Top Tips for Looking After Your Teeth When You’re Pregnant

Look after your teeth during pregnancy

by motherandbaby |
Published on

More than 90% of pregnant women suffer with gum problems during pregnancy. Read our top tips for looking after your teeth

Pregnancy tiredness and morning sickness are well known, but gum problems aren’t often talked about, despite being so common.

During pregnancy, increased hormone levels boost blood circulation, which can cause red, swollen or bleeding gums and increase the likelihood of plaque build-up. Expectant mothers should also be mindful that the baby’s first teeth begin to develop around three months into pregnancy.

Read our top tips for looking after your teeth during pregnancy, from Dr Sameer Patel, one of the UK’s leading dental experts.

  1.  Be Aware of Changes in your Gums

Regular periodontal examinations are very important, as pregnancy causes hormonal changes that put you at increased risk of pregnancy gingivitis. Pay particular attention to any changes in your gums such as: tenderness, bleeding or swollen gums, and visit your dentist before the problem develops.

  1. Floss and Brush Thoroughly

It might sound obvious, but being less than vigilant with your oral hygiene routine could lead to the onset of gingivitis (gum disease) or periodontitis (a more serious form of gum disease). This is caused when plaque extends beyond the gum line and leads to infection, but this can be prevented by keeping your mouth and teeth as clean as possible. Your dentist will be able to advise on the best course of action to keep your teeth and gums healthy, and will inform you of the frequency of hygienist appointments you should make during both pregnancy and while breastfeeding.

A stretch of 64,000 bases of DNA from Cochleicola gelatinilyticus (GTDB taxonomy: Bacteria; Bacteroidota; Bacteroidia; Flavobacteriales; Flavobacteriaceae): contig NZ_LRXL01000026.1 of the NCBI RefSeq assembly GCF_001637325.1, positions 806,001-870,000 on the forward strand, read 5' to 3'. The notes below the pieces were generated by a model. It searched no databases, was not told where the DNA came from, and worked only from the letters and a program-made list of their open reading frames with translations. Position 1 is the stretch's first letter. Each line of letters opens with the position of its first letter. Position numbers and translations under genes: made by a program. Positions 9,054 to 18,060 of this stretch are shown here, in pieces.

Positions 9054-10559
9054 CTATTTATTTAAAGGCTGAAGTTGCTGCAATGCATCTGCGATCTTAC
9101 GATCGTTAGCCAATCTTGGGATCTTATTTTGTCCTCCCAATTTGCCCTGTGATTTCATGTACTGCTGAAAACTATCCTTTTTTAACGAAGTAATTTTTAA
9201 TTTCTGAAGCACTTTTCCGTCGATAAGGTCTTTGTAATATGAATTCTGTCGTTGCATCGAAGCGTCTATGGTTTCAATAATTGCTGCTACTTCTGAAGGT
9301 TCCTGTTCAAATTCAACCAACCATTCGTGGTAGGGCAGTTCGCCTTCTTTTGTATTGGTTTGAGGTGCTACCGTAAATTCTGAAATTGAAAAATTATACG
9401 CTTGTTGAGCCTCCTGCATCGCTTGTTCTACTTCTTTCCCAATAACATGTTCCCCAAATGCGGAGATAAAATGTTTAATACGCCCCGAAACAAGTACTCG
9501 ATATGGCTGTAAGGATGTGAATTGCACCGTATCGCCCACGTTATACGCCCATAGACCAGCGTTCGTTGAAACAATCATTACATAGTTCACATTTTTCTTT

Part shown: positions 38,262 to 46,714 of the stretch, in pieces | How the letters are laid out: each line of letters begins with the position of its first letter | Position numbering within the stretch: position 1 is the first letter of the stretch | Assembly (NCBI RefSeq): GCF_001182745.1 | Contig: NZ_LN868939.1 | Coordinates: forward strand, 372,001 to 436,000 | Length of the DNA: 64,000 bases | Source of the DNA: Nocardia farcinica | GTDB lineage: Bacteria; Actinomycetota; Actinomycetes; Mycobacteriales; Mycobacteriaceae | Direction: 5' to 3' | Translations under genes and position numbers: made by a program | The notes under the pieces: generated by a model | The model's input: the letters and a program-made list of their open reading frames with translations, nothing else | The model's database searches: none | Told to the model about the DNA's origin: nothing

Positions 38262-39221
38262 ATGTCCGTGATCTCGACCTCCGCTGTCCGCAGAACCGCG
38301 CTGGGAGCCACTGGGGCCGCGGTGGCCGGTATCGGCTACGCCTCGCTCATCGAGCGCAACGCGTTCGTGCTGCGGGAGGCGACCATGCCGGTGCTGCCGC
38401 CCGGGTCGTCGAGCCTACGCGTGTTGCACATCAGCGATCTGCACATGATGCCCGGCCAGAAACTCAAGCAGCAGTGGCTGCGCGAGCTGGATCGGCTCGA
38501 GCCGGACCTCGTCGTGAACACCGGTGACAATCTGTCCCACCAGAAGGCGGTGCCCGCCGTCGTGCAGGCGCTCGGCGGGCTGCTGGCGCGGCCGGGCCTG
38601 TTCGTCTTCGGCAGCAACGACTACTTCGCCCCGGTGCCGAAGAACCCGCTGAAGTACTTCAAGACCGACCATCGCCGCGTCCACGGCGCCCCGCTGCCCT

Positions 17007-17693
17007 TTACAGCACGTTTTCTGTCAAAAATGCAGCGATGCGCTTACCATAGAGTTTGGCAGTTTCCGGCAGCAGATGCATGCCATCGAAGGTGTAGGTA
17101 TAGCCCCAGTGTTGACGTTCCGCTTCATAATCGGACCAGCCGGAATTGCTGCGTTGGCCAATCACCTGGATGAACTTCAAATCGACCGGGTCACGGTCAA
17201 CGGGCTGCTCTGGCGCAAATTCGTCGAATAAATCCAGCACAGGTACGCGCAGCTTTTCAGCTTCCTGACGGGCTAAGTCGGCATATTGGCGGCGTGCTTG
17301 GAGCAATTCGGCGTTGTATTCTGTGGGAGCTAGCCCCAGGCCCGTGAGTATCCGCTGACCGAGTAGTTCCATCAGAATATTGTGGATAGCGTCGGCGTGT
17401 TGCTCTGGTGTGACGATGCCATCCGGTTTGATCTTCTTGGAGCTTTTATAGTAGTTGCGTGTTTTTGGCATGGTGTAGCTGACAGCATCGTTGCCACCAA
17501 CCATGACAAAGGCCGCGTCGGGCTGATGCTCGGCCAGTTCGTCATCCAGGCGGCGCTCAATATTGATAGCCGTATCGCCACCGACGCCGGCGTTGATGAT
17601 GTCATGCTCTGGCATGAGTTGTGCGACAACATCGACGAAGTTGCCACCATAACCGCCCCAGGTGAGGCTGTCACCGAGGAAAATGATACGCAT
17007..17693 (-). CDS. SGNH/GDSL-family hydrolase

1. Eat a Healthy, Balanced Diet

Your baby's first teeth begin to develop about three months into pregnancy. Healthy diets containing dairy products, cheese, and yoghurt are a good source of essential minerals which are great for baby's developing teeth, gums, and bones. Avoid sugary snacks. Sweet cravings are common during pregnancy, however, keep in mind that the more frequently you snack, the greater the chance there is of developing tooth decay.

  1. Be Mindful of Mouthwash

Dr Sameer explains that pregnant women should not be surprised if they notice their gums bleeding when brushing, but he advises against using a mouthwash such as Corsydl: ‘Popular mouthwash Corsodyl can lead to staining of the teeth and antibacterial resistance if used for a long time. Pregnant ladies should only use this as a way to prevent gum disease if prescribed by their dentist’.

  1. Adopt the ‘Four Minute Rule’

Dr Sameer advises brushing teeth for 4 minutes in both the morning and evening, which will help to reduce the build-up of even the smallest amounts of plaque. This is crucial because during pregnancy smaller amounts than usual can create early gum disease.

  1. Try to Avoid Antibiotics